A warm tone, which is a characteristic of mahogany wood, was the defining feature of the Denon AHD-7100’s performance. This particular nuance colored all the rendering of audio through both our MP3 and CD testing suites. For tracks such as Adele’s Melt My Heart To Stone and Fanfare For Louis, the warmth helped to deliver quality sound, staying faithful to the mix as well as capturing the emotions and essence of the tracks.
However when the headphones were tasked with handling bright highs, they faltered. The sparkling treble melodies of Hotel California lacked verve. In the same vein, bass lacked that extra bit of definition which resulted in the low registers failing to impress fully.
While the performance of the AHD-7100 may not have been flawless, nonetheless it is still a good sounding product. Unfortunately the rendering of sound does not match up to the headphone’s status as a premium headphone. Denon has positioned the AHD-7100 as the flagship product from their Music Maniac series targeted at serious audiophiles. The headphones also have a correspondingly high price-tag of S$1699 to match this billing. Taking these facts into account, the blemishes and stutters in performance have added weightage and take on extra relevance.
As mentioned during our earlier breakdown of the features and design of the product, the AHD-7100 has a relatively low impedance of 25 Ohms. This implies that the headphones can be adequately powered by portable music players and smartphones. However, audiophiles generally prefer to plug their headphones in to dedicated amplifiers making this design feature redundant. Perhaps Denon was trying to make the headphones a plausible option to be paired with your iPod or iPhone and used on your daily commute? The fact that an in-line control pod was included in the design further lends credibility to this notion. If that is truly the case, the AHD-7100 severely lacks 'portability' making it ill suited for the task. The fit of the Denon unit is extremely loose and it cannot be folded into a smaller bundle for transport.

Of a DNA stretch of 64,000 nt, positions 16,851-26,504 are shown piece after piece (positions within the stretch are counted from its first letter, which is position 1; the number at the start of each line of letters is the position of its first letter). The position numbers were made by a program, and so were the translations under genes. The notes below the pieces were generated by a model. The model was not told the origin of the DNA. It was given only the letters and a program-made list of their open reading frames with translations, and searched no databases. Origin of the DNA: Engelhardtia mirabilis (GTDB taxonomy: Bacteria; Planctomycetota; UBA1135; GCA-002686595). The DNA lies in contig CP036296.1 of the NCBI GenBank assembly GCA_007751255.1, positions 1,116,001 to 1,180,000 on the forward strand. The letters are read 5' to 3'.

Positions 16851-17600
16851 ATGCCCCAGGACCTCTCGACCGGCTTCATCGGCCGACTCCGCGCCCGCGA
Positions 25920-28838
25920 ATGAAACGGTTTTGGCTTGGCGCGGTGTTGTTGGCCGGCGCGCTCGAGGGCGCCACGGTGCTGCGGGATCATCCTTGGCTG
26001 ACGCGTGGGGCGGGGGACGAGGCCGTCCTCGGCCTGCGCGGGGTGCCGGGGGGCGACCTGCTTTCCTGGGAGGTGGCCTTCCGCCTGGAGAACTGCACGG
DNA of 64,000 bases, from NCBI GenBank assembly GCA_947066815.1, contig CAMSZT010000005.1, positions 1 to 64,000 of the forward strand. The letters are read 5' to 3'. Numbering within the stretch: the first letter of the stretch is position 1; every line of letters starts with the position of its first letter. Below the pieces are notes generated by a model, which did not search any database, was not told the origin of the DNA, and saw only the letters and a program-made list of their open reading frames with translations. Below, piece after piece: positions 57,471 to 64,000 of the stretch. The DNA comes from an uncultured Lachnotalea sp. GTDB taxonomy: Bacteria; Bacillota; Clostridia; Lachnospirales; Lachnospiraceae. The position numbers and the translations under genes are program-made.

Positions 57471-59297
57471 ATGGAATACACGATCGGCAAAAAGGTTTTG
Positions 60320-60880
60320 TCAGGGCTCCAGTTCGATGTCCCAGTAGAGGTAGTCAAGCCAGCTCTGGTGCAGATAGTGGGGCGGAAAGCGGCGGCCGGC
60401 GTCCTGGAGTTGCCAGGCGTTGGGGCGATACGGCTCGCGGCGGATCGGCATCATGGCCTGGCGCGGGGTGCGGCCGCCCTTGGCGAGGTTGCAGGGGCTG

The idea of a pair of top quality cans which can be carried around in your bag has not really been implemented before and perhaps if Denon had explored this avenue fully, the AHD-7100 would be a more exciting prospect. At present though, the AHD-7100 neither meets the standards expected of a high-end headphone, nor does it seem like a smart option to pair with your portable music player.
We generally judge top-tier headphones on their premium feel with respect to design, pristine audio quality and great comfort. The bottom line is that the Denon AHD-7100 fails to deliver to satisfaction for some of the individual categories and hence, is unable to justify is S$1699 price-tag. But since evaluation of headphones and audio is an extremely subjective process, you are free to try out the headphones yourself and see if they are up your alley.